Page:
Cisternino is less than a half an hour’s drive from Ostuni. If you decide to do the three towns in one day as I did, I will leave it for the last. The charming village of Cisternino is lesser known and therefore less busy. Here you can reward yourself with a nice walk into the cobbled alleys and the experience of a genuinely unique Pugliese town. Its houses have beautifully decorated doors and windows and a selection of old churches and piazzas in a quaint atmosphere. Here you’ll have the impression that life goes at a slower pace—an authentic experience of the ‘dolce far niente’ – the art of doing nothing.
Monopoli is ideal for a half-day trip combined with Polignano al Mare as it is just a 15-minute drive away.
Like so many Adriatic towns, Monopoli’s history has been thoroughly influenced by its east-facing position, and its fortified sea-front walls and castle tell many a story. Monopoli gives quite a southern Italian experience with a glimpse of everyday life.
The centro storico is full of color with different tones of pink, oranges, and blues. The further to the city center you go, the town goes whiter and whiter. If you’re there in summer, take a dip in the beautiful crystal clear blue sea. If you like to snap pictures while exploring the alleyways, have your camera handy, and you’ll have a fiesta at every corner.
Lunch or Dinner: Osteria Il Guazetto in Via Dell’Elba (This is a must!)
Brindisi is not considered a top-rated tourist destination. However, there are several reasons why you should give this city a chance. Brindisi has been an important port city since Roman time, and it is still considered an active trading and transport hub in all of Italy.
Spending a couple of hours in Brindisi, you can enjoy the cathedrals, the culinary experience, and the ancient Roman remains scattered across the city. A stroll by the port and promenade is also recommended.
Lecce is one of Puglia’s larger cities, and can be easily a stand alone short break. The city is still a walkable size, lively and vibrant yet relaxed simultaneously.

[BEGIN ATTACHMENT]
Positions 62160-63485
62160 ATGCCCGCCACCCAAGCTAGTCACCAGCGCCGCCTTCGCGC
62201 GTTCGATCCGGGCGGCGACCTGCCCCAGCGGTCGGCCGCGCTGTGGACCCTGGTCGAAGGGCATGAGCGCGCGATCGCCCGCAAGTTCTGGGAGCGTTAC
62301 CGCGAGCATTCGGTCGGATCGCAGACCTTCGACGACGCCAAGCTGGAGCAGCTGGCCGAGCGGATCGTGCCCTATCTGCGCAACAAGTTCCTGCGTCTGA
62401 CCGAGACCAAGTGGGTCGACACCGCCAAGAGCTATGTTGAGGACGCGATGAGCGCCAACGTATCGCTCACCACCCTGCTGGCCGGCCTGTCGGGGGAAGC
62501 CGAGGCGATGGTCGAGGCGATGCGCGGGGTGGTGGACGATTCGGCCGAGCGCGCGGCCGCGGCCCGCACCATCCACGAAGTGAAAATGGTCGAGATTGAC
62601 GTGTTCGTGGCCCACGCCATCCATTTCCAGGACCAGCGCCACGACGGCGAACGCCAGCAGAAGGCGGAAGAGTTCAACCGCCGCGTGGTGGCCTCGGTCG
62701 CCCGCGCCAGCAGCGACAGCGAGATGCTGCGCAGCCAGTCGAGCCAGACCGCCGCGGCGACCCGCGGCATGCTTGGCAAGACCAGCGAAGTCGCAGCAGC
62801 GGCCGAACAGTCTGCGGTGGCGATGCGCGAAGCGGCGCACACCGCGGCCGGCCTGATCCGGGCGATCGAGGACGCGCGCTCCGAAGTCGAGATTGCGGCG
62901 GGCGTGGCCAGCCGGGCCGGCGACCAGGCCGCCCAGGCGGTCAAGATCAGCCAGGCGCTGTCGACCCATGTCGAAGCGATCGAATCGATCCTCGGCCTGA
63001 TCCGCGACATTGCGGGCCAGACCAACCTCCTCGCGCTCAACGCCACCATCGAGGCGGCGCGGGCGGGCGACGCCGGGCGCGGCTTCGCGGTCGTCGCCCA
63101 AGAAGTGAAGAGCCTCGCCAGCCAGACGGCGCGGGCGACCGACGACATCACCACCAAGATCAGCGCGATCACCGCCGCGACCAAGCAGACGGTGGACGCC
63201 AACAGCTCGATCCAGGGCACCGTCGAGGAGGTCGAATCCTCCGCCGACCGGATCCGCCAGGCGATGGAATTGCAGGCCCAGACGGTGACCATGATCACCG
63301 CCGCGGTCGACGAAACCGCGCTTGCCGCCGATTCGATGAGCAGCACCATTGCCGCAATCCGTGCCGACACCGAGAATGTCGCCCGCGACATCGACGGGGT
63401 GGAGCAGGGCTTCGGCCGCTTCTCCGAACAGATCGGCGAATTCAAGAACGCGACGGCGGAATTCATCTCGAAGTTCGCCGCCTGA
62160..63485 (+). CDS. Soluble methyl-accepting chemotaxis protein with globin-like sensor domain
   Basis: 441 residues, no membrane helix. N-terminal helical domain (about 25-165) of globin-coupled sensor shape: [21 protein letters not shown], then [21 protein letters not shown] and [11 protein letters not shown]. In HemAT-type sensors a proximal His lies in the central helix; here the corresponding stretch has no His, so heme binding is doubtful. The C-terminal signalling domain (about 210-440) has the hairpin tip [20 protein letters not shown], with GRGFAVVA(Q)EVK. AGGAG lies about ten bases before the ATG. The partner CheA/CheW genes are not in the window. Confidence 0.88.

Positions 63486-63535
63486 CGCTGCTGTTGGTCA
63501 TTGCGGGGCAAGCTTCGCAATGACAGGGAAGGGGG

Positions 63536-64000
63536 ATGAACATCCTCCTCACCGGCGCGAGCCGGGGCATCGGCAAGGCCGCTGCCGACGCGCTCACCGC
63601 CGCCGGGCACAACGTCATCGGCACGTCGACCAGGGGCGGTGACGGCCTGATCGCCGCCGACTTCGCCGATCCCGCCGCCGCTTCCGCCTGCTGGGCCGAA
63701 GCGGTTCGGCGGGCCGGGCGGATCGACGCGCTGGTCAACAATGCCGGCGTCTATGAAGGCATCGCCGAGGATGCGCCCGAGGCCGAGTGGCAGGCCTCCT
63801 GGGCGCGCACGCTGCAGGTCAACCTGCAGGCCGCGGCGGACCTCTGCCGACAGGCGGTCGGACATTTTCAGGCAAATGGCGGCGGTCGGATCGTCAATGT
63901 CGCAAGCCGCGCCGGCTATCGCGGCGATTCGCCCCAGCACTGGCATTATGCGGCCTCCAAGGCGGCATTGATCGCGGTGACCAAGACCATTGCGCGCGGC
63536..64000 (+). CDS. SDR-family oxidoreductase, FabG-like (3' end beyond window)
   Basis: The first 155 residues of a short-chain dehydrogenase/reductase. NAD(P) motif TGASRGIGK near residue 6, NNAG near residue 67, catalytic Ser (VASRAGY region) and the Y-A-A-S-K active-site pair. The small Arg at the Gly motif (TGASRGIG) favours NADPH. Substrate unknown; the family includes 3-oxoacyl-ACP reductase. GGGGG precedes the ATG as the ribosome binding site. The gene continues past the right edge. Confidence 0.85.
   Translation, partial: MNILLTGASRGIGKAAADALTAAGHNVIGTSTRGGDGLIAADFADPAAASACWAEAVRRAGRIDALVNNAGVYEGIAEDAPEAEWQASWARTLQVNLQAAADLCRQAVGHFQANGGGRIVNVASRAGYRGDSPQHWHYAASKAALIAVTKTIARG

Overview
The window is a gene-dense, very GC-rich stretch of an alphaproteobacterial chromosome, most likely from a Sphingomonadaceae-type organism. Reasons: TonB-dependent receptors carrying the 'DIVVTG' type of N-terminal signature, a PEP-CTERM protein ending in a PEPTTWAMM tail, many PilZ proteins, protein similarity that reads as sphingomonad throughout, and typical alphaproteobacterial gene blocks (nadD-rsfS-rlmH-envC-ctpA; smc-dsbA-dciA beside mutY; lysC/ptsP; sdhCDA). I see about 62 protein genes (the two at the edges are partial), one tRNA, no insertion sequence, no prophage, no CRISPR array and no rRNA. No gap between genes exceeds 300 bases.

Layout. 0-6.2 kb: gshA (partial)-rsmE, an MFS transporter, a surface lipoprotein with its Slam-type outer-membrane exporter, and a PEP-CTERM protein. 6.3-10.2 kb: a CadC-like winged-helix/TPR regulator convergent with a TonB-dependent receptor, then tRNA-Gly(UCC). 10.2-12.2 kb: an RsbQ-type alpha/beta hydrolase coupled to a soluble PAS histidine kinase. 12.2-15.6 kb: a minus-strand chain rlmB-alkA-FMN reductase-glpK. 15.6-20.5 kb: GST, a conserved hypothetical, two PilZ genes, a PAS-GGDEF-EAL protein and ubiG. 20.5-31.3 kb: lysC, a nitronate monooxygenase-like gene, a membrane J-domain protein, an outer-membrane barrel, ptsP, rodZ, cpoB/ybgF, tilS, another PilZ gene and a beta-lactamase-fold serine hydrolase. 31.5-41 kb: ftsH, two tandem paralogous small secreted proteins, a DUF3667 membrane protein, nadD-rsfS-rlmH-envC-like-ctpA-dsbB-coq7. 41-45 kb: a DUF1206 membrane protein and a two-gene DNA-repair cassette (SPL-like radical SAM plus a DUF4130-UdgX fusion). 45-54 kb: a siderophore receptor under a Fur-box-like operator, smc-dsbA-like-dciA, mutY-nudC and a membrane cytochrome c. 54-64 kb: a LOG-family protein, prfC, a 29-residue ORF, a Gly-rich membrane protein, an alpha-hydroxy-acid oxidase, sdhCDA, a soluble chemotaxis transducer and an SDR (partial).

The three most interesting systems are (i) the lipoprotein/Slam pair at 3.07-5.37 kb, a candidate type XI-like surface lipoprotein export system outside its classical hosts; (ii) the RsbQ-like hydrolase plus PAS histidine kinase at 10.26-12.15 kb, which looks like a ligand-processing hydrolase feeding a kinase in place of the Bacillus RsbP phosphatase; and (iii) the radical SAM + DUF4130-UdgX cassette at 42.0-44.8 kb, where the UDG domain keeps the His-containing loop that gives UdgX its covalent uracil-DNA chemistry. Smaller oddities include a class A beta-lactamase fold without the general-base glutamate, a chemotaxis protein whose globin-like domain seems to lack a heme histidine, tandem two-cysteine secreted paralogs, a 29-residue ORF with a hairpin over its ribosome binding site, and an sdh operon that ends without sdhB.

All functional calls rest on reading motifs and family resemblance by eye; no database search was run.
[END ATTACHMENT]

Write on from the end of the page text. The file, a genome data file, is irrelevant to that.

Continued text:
Lecce is rich in baroque architecture in the typical golden Leccese stone. Walking around the Centro Storica you can admire its lavishly decorated churches, piazzas and cafes.
Apart from its buildings and architecture, Lecce most attraction is the food and wine.
Lunch: Trattoria Storica San Carlino in Via Giuseppe Libertini
Many people ask if Bari is worth a visit. My answer is yes. Bari is the regional capital of the Puglia region considered as cultural and foodie hotspot with an easy-going vibe typical of the southern part of Italy.
The Centro Storico is a maze of narrow street and architecturally stunning churches. In the heart of old town of Bari there is a street known “the street of orecchiette” characterized precisely by a number of housewives preparing the ‘orecchiette’ a typical Pugliese pasta, in front of the visitors. This is are a real attraction of the historic center of Bari , as well as to represent an original cross-section of Apulian everyday life.
In the evening tourists and locals love to flock to the streets staying up late feasting and having fun.
Lunch/Dinner: La RistoPazzeria in Via Filippo Corridni (if you’re lucky, the owner Giancarlo goes out to the kitchen and sings!)
While in Puglia, you might also visit Matera, which is in the Basilicata region border with Puglia.
Have you seen James Bond 007 – No time to die? If yes, that magnificent stone city at the movie’s beginning is Matera!
Matera is one of the oldest continuously inhabited settlements dating back to the Palaeolithic period. Famous for its ‘Sassi’ the cave-dwellings of Sassi di Matera. The caves had been inhabited for centuries until the residents moved to residential buildings in the 1950s. Some shelters have been converted into modern B&Bs, hotels, and restaurants with charm and fascination.